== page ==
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pgen-1003004-g002: fic1Δ cells fail at new end growth independently of known cell cycle controls on NETO.(A–B) Live-cell DIC movies of wild-type or fic1Δ cells. Solid arrows denote old end growth, whereas dashed arrows indicate new end growth. Birth scars are marked by asterisks. Time points are noted. (C) Quantification of growth patterns for cells imaged in (A) and (B), with sample size (n) provided. (D) Quantification of growth patterns for tea1Δ and tea1Δ fic1Δ cells, with sample size (n) provided. (E) Live-cell DIC movie of a tea1Δ fic1Δ cell that gives rise to a T-shaped daughter cell. The solid arrow denotes old end growth, whereas the dashed arrow indicates non-tip growth. Birth scars are marked by asterisks. Time points are noted. (F) Quantification of T-shaped cells in tea1Δ and tea1Δ fic1Δ strains grown at 25°C, with three trials per genotype and n>300 for each trial. Data are presented as mean ± SEM for each genotype. (G) Live-cell images of calcofluor-stained tea1Δ and tea1Δ fic1Δ cells grown at 25°C. Arrows indicate T-shaped cells. (H) Quantification of times from septum splitting to initiation of new end growth in cells that undergo NETO prior to the next septation in (A–C). Data are presented in box-and-whisker plots showing the median (line in the box), 25th–75th percentiles (box), and 5th–95th percentiles (whiskers) for each genotype. (I) Live-cell images of calcofluor-stained cdc25-22 and fic1Δ cdc25-22 cells that had been arrested in G2. Arrowheads indicate monopolar cells. (J) Quantification of (I), with three trials per genotype and n>300 for each trial. Data are presented as mean ± SEM for each category. (K) Quantification of cell lengths at cell division, with n>200 for each genotype. Data are presented as box-and-whisker plots showing the median (line in the box), 25th–75th percentiles (box), and 5th–95th percentiles (whiskers) for each genotype. The dashed line represents the minimum length required for NETO [5] (Bars = 5 µm).

Mentions: To discern whether new and/or old ends were defective in resuming growth following cell division in fic1Δ cells, we performed time-lapse DIC imaging to trace birth scars in live cells. As expected, nearly all wild-type cells underwent NETO prior to subsequent septation (Figure 2A and 2C). However, following roughly two-thirds of fic1Δ cell divisions, either one or both daughter cells failed to initiate new end growth prior to the next septation (Figure 2B–2C). The most predominant growth pattern in fic1Δ cells was that in which one daughter cell underwent NETO while the other did not (Figure 2B–2C), with nearly 70% of those daughter cells that did not exhibit NETO being the younger daughter cell. Unlike tea1Δ and tea4Δ cells, in which one daughter cell commonly fails at its new end and the other daughter cell fails at its old end (Figure 2D) [8], [22], [23], fic1Δ cells were specifically defective in the re-establishment of growth at new ends following cell division (Figure 2B–2C). Intriguingly, tea1Δ fic1Δ double mutants grew mainly in a tea1Δ pattern, though nearly one-fifth of cell divisions produced a T-shaped daughter cell (Figure 2D–2E). Consistent with this, roughly 10% of tea1Δ fic1Δ cells were T-shaped at 25°C, while T-shaped tea1Δ cells were almost never observed at this temperature (Figure 2F). T-shapes always arose in cells that the tea1Δ growth pattern dictated should grow at their new ends (Figure 2D–2E) but that actually grew at neither (Figure 2E and 2G), suggesting these cells polarize at sites other than their tips because growth is inhibited at both ends. These data confirmed that the polarity defect caused by loss of Fic1 stochastically impacts new end growth in a variety of genetic backgrounds. Importantly, fic1Δ new ends that failed to extend in one cell cycle initiated growth as an old end in the next cell cycle, suggesting the defect in growth polarity caused by loss of Fic1 was not permanent. Consistent with a delay but not a block in growth, new ends that initiated growth prior to the next septation did so much later on average in fic1Δ cells than in wild-type cells (120 min versus 75 min) (Figure 2H).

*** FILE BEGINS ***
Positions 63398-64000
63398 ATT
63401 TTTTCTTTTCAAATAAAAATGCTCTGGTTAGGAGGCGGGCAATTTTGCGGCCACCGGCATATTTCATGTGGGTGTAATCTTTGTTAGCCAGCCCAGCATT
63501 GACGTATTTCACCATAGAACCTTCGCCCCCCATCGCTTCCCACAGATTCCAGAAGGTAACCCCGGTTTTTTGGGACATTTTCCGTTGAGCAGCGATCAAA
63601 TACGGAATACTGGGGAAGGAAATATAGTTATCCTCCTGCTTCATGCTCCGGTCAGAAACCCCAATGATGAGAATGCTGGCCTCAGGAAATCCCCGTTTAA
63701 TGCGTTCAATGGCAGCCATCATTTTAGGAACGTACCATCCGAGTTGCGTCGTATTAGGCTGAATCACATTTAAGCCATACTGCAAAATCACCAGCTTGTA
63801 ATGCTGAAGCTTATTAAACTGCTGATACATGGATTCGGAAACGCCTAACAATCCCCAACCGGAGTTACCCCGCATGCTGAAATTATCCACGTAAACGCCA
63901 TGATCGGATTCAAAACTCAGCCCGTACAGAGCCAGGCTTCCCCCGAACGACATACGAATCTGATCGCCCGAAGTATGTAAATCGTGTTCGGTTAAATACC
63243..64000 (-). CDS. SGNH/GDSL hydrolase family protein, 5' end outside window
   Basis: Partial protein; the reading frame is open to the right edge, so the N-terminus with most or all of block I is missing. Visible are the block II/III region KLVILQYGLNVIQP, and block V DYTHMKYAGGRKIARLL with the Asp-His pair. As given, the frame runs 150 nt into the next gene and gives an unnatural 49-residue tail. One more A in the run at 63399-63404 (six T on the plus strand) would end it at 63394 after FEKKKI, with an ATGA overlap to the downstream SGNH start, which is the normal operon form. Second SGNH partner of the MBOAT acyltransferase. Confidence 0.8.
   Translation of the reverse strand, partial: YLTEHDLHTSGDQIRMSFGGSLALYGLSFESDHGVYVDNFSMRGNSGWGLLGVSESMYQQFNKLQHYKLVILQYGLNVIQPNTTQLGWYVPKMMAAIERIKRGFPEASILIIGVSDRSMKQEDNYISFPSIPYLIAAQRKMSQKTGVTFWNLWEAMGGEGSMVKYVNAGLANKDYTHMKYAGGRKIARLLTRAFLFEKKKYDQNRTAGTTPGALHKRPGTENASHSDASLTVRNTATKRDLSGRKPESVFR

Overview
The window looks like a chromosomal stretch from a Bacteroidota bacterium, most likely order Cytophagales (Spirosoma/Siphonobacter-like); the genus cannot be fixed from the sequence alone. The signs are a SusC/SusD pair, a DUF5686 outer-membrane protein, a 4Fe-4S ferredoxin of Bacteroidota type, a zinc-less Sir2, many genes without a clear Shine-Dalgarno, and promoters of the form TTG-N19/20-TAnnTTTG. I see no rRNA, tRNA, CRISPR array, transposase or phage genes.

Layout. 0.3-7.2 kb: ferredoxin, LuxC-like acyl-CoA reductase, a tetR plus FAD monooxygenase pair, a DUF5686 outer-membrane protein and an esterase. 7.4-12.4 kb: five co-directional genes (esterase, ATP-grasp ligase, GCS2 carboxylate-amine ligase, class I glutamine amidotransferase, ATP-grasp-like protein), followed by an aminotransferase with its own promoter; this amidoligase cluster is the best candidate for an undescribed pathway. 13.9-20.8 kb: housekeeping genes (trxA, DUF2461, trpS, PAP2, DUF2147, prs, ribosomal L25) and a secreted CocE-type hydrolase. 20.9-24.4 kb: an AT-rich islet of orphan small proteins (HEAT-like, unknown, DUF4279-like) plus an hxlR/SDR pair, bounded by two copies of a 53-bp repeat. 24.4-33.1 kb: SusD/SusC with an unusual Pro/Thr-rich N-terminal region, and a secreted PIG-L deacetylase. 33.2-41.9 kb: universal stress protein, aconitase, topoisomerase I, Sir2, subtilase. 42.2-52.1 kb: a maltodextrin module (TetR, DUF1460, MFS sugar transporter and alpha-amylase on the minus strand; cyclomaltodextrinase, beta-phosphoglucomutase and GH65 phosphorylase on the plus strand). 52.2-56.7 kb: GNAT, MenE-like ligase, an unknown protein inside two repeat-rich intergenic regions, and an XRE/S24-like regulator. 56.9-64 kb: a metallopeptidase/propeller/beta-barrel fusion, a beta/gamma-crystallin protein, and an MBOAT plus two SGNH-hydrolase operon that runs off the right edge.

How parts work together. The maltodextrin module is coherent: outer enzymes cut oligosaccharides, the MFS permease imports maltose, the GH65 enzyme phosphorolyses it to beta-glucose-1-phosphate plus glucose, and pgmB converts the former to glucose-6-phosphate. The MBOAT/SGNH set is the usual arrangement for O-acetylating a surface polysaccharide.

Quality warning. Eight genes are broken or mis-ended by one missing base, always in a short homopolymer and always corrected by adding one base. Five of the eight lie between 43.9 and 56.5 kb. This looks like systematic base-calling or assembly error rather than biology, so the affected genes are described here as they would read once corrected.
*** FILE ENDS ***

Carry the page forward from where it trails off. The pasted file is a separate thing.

Cytokinesis-based constraints on polarized cell growth in fission yeast.

Bohnert KA, Gould KL - PLoS Genet. (2012)